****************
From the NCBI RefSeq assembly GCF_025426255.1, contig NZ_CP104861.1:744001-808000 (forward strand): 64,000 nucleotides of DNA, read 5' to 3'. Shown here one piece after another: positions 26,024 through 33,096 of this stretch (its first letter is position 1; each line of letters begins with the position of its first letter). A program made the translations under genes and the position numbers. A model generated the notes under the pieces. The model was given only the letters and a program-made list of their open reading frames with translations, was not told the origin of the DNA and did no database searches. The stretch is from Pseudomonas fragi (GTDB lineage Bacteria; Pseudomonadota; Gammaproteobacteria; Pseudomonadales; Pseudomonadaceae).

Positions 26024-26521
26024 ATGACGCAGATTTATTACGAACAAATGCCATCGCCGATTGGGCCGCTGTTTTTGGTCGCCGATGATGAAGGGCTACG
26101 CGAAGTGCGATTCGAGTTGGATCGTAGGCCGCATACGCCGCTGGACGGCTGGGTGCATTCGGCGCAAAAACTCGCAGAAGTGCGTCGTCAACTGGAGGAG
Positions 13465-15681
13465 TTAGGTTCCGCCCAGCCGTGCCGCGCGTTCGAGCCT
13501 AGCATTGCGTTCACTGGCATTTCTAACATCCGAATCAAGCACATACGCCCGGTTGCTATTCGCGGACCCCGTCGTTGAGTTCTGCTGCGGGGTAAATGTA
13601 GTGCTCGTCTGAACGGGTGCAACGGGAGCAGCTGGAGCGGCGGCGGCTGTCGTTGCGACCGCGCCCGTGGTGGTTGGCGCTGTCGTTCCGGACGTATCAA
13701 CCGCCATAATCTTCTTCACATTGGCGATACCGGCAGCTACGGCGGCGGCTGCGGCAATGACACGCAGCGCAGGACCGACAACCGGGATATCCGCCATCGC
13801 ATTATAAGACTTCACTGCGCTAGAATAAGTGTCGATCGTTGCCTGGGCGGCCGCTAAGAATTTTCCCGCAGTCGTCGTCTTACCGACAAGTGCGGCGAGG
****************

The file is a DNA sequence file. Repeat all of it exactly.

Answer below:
From the NCBI RefSeq assembly GCF_025426255.1, contig NZ_CP104861.1:744001-808000 (forward strand): 64,000 nucleotides of DNA, read 5' to 3'. Shown here one piece after another: positions 26,024 through 33,096 of this stretch (its first letter is position 1; each line of letters begins with the position of its first letter). A program made the translations under genes and the position numbers. A model generated the notes under the pieces. The model was given only the letters and a program-made list of their open reading frames with translations, was not told the origin of the DNA and did no database searches. The stretch is from Pseudomonas fragi (GTDB lineage Bacteria; Pseudomonadota; Gammaproteobacteria; Pseudomonadales; Pseudomonadaceae).

Positions 26024-26521
26024 ATGACGCAGATTTATTACGAACAAATGCCATCGCCGATTGGGCCGCTGTTTTTGGTCGCCGATGATGAAGGGCTACG
26101 CGAAGTGCGATTCGAGTTGGATCGTAGGCCGCATACGCCGCTGGACGGCTGGGTGCATTCGGCGCAAAAACTCGCAGAAGTGCGTCGTCAACTGGAGGAG
Positions 13465-15681
13465 TTAGGTTCCGCCCAGCCGTGCCGCGCGTTCGAGCCT
13501 AGCATTGCGTTCACTGGCATTTCTAACATCCGAATCAAGCACATACGCCCGGTTGCTATTCGCGGACCCCGTCGTTGAGTTCTGCTGCGGGGTAAATGTA
13601 GTGCTCGTCTGAACGGGTGCAACGGGAGCAGCTGGAGCGGCGGCGGCTGTCGTTGCGACCGCGCCCGTGGTGGTTGGCGCTGTCGTTCCGGACGTATCAA
13701 CCGCCATAATCTTCTTCACATTGGCGATACCGGCAGCTACGGCGGCGGCTGCGGCAATGACACGCAGCGCAGGACCGACAACCGGGATATCCGCCATCGC
13801 ATTATAAGACTTCACTGCGCTAGAATAAGTGTCGATCGTTGCCTGGGCGGCCGCTAAGAATTTTCCCGCAGTCGTCGTCTTACCGACAAGTGCGGCGAGG